Petitioners cite Larotonda v. Commissioner, 89 T.C. 287 (1987), to support their position that respondent's determination should not be sustained. That case is distinguishable from the facts in this case. In Larotonda, the Internal Revenue Service (IRS) served a notice of levy against the taxpayer's Keogh account for payment of an assessed tax deficiency. In compliance with the notice, the bank withdrew the amount reflected in the notice of levy and mailed a cashier's check in that amount to the IRS. Later, respondent issued a notice of deficiency to the taxpayer determining that the taxpayer understated his income for the year in which the levy took place by not including the withdrawn funds in income, and also that he was liable for the 10-percent additional tax on early distributions from Keogh plans. 5 We reviewed the statutory history behind section 72(m)(5) and concluded that Congress intended to prevent the voluntary withdrawal of funds by taxpayers prior to retirement age during low income or loss years. Id. at 291. The IRS notice of levy triggered the taxable event, and we were concerned that Congress did not intend the additional tax to apply to such a situation. Consequently, we ruled for the taxpayers and concluded that they were not liable for the 10-percent additional tax. 6 Compare Kochell v. United States, 804 F.2d 84 (7th Cir. 1986) (withdrawal of funds from debtor's IRA by his bankruptcy trustee determined to be an early distribution and 10-percent additional tax imposed).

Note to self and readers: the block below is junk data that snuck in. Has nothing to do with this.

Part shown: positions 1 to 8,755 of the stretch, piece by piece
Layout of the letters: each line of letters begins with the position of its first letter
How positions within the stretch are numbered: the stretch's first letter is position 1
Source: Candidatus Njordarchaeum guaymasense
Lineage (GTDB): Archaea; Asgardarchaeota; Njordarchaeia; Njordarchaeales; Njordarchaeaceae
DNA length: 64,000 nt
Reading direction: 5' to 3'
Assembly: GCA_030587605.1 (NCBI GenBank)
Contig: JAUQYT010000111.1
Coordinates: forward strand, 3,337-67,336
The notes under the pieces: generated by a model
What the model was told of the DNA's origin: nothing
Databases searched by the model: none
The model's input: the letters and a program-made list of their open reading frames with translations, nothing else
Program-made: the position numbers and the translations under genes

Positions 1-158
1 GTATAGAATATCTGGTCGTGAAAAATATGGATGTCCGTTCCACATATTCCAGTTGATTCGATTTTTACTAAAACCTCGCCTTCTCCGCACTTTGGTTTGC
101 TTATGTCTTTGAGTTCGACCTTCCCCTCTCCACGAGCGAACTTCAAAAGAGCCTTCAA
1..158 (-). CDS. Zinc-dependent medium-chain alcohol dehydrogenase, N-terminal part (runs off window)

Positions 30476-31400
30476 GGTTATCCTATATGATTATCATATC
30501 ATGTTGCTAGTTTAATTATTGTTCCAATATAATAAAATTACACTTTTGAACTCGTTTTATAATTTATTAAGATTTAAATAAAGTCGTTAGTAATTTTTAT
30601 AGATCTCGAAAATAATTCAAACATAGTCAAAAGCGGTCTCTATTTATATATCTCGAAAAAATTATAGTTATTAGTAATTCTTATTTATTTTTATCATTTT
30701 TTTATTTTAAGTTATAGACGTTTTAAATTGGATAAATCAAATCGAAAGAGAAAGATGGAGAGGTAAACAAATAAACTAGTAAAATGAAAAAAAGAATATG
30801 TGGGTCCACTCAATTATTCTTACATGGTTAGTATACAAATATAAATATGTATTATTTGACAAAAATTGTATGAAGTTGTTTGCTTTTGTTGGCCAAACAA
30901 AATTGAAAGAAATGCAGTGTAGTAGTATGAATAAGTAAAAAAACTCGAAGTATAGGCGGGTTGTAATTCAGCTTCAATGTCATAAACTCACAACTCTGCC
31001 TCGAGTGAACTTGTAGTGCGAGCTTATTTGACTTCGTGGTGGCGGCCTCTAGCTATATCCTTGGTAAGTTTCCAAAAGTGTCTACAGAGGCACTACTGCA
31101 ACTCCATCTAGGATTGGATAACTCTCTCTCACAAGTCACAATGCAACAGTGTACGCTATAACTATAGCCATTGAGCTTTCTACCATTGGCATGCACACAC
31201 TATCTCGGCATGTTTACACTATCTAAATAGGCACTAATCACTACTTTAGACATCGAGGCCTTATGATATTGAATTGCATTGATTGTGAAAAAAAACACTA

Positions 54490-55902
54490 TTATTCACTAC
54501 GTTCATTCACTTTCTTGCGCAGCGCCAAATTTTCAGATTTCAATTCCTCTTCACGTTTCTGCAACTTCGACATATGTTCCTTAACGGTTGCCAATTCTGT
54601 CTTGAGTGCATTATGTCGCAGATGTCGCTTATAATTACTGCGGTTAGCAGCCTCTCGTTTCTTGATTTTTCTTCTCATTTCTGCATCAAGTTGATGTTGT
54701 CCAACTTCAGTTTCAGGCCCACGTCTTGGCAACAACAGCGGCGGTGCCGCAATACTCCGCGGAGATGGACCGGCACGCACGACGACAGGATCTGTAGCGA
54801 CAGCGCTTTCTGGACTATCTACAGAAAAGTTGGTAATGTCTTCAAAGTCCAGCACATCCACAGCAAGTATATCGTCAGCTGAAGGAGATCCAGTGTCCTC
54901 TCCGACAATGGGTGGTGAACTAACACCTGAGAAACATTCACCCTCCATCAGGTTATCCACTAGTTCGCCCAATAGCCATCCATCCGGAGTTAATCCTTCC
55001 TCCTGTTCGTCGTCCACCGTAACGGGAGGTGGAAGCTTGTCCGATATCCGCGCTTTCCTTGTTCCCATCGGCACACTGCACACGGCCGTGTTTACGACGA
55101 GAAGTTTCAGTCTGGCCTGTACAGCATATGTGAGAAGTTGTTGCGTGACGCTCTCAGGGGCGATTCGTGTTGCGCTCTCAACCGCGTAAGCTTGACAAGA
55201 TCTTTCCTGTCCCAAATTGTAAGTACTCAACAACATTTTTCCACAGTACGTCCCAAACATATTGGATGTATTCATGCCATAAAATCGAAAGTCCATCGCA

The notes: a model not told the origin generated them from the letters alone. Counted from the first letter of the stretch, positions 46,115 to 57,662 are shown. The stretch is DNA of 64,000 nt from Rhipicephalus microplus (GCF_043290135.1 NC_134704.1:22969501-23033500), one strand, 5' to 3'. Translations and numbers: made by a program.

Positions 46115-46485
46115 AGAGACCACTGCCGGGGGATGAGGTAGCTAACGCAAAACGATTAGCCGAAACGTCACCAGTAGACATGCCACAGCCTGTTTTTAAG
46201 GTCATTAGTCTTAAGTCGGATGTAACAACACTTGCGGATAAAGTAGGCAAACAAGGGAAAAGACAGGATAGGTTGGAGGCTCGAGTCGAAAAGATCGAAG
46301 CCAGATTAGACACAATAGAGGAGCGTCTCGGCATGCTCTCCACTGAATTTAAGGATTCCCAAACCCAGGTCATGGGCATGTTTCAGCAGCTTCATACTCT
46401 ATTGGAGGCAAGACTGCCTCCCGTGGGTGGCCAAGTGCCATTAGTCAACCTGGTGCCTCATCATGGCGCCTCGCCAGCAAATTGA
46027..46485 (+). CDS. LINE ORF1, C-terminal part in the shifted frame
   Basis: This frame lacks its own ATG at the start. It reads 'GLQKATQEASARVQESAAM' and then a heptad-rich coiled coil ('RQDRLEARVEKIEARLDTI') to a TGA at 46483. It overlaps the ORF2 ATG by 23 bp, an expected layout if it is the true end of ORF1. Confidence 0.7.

5 The provision relied upon by respondent in Larotonda v. Commissioner, 89 T.C. 287 (1987), sec. 72(m)(5), is similar to sec. 408(f)(1).

6 However, we sustained respondent's determination that the total amount of the distribution constituted a taxable distribution. Larotonda v. Commissioner, supra at 291.


Petitioners here are in different circumstances than the taxpayers in Larotonda v. Commissioner, supra. While petitioners' receipt of their IRA funds may have been "involuntary" (their financial institution had failed and was being liquidated), petitioners had available to them an alternative: they could have rolled over the amounts into another IRA. Such alternatives did not exist for the taxpayers in Larotonda v. Commissioner, supra, because the funds were distributed directly to a third party. Petitioners here received the actual distribution and still possess the funds, but have yet to reinvest them in another IRA.